The cultural differences between Europeans and Sri Lankans are so vast that one could write a large book about them. Below you will find some points to take into account when mixing with the locals.
"Yes and no": Maybe the most confusing cultural difference between Sri Lankans and Europeans is use of the words; yes and no. To begin with, ‘yes’ is not indicated by nodding but by quickly moving the chin to and fro, which causes the head to ‘wobble’ (you should try it!). Secondly, whether spoken or ‘wobbled’, ‘yes’ has a much broader meaning. Besides ‘yes’, it can indicate ‘eh’, or ‘understood’, or even something like ‘that’s probably right’, or ‘I have heard you, but I’m not interested in what you are saying’. ‘Yes’ when uttered by a Sri Lankan hence doesn’t give you much of a clue. ‘No’ is a word Sri Lankans do not like to say too often, for example when asked if the bus to Colombo stops here. Offered a piece of liquorice, nine out of ten Sri Lankans will find the taste foul but the chance of them saying ‘no’ when offered would be very slim.
Etiquette: Visits to holy places, even ruins, have to be taken bareheaded and barefoot. To take pictures of a westerner in front of a Buddha statue is not done. Adult men wearing shorts are seen as ridiculous by Sri Lankans, and women wearing pants as outrageous. Sri Lankans will dress formally for important events. Should you be invited to a wedding, ask about the dress code. Swimming naked or topless is prohibited. A monk should never be touched. If you wish, you can perform the Sri Lankan greeting, hand palms pressed together and held upright in front of the face. The higher you hold your hands, the more respect you express. Monks are not allowed to accept money – only food or something to drink. Not all monks are orthodox!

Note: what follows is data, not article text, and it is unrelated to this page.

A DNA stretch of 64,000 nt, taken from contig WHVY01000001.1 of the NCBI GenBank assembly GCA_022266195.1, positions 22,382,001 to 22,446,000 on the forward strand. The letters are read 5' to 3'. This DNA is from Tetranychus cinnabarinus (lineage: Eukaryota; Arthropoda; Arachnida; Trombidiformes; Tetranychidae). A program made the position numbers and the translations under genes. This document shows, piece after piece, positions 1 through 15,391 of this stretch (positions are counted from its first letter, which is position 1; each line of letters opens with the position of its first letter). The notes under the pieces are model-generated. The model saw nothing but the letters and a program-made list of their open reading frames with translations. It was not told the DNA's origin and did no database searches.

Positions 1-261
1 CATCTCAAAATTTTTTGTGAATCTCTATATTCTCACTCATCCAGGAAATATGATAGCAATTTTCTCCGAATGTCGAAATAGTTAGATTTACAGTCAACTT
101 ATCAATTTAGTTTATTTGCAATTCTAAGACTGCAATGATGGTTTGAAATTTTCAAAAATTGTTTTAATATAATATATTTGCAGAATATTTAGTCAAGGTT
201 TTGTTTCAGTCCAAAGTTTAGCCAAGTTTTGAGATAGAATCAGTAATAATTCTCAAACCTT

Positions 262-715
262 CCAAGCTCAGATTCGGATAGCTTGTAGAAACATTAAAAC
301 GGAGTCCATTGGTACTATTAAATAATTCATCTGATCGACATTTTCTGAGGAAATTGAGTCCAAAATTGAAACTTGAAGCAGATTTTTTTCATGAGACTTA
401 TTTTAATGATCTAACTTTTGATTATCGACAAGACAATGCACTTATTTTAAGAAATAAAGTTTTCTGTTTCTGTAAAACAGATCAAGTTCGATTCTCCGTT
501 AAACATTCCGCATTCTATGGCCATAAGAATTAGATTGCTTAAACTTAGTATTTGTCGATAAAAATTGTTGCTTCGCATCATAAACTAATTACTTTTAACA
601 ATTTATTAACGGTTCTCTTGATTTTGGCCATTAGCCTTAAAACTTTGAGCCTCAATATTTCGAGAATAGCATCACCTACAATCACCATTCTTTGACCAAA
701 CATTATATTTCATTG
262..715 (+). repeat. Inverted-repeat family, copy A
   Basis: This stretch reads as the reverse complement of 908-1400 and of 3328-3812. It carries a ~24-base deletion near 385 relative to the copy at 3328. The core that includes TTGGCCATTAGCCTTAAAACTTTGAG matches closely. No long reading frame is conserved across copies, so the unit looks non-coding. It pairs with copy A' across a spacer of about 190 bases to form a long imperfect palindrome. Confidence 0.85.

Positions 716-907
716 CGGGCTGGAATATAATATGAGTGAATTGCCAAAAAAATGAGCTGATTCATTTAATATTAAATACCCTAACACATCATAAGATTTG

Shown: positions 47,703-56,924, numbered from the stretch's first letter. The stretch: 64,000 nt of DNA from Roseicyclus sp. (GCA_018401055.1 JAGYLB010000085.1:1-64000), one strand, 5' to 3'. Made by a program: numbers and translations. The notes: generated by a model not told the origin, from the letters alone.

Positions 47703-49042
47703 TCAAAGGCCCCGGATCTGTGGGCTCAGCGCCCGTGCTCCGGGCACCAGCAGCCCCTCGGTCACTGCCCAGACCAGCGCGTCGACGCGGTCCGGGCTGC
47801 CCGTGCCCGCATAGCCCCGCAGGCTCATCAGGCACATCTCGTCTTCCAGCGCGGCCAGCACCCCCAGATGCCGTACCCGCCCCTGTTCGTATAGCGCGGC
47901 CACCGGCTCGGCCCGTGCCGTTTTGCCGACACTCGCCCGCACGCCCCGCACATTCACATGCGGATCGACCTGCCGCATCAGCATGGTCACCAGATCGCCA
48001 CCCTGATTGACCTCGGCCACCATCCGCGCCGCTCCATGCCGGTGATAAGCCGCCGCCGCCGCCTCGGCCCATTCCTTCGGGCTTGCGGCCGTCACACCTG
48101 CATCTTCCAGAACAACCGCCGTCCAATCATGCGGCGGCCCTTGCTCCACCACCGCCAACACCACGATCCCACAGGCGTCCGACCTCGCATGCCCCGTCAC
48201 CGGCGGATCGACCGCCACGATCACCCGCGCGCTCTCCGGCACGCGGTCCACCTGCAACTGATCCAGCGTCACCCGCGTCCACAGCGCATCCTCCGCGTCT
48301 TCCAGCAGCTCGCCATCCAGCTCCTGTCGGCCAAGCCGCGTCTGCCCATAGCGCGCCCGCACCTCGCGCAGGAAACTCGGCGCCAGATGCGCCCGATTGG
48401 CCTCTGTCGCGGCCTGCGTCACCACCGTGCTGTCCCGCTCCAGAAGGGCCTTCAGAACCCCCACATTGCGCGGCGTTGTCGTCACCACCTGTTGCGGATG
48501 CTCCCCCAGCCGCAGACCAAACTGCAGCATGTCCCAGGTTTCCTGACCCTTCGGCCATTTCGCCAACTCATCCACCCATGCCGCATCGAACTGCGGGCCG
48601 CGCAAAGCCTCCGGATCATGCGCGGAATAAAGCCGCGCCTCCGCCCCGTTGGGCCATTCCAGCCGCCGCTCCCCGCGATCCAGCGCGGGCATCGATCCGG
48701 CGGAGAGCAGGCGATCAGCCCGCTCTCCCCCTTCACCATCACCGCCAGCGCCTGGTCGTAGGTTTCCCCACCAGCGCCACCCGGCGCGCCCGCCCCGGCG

Left and right: The right hand is used to eat, while the left hand is reserved for washing the backside. Should you be eating a meal with Sri Lankans using your hands, remember to only use your right hand. Changing hands is considered foul by Sri Lankans. Do not touch anyone with your left hand.
Appointments: We are from a highly hectic culture where time is money and appointments tend to be met punctually. Sri Lankans do not share this problem. Not that they will always be late: it is equally possible that they didn’t have anything else to do so they turn up an hour early.
Remember that you are visiting a country where people have different ways and customs. They are not behaving deviantly, it is you!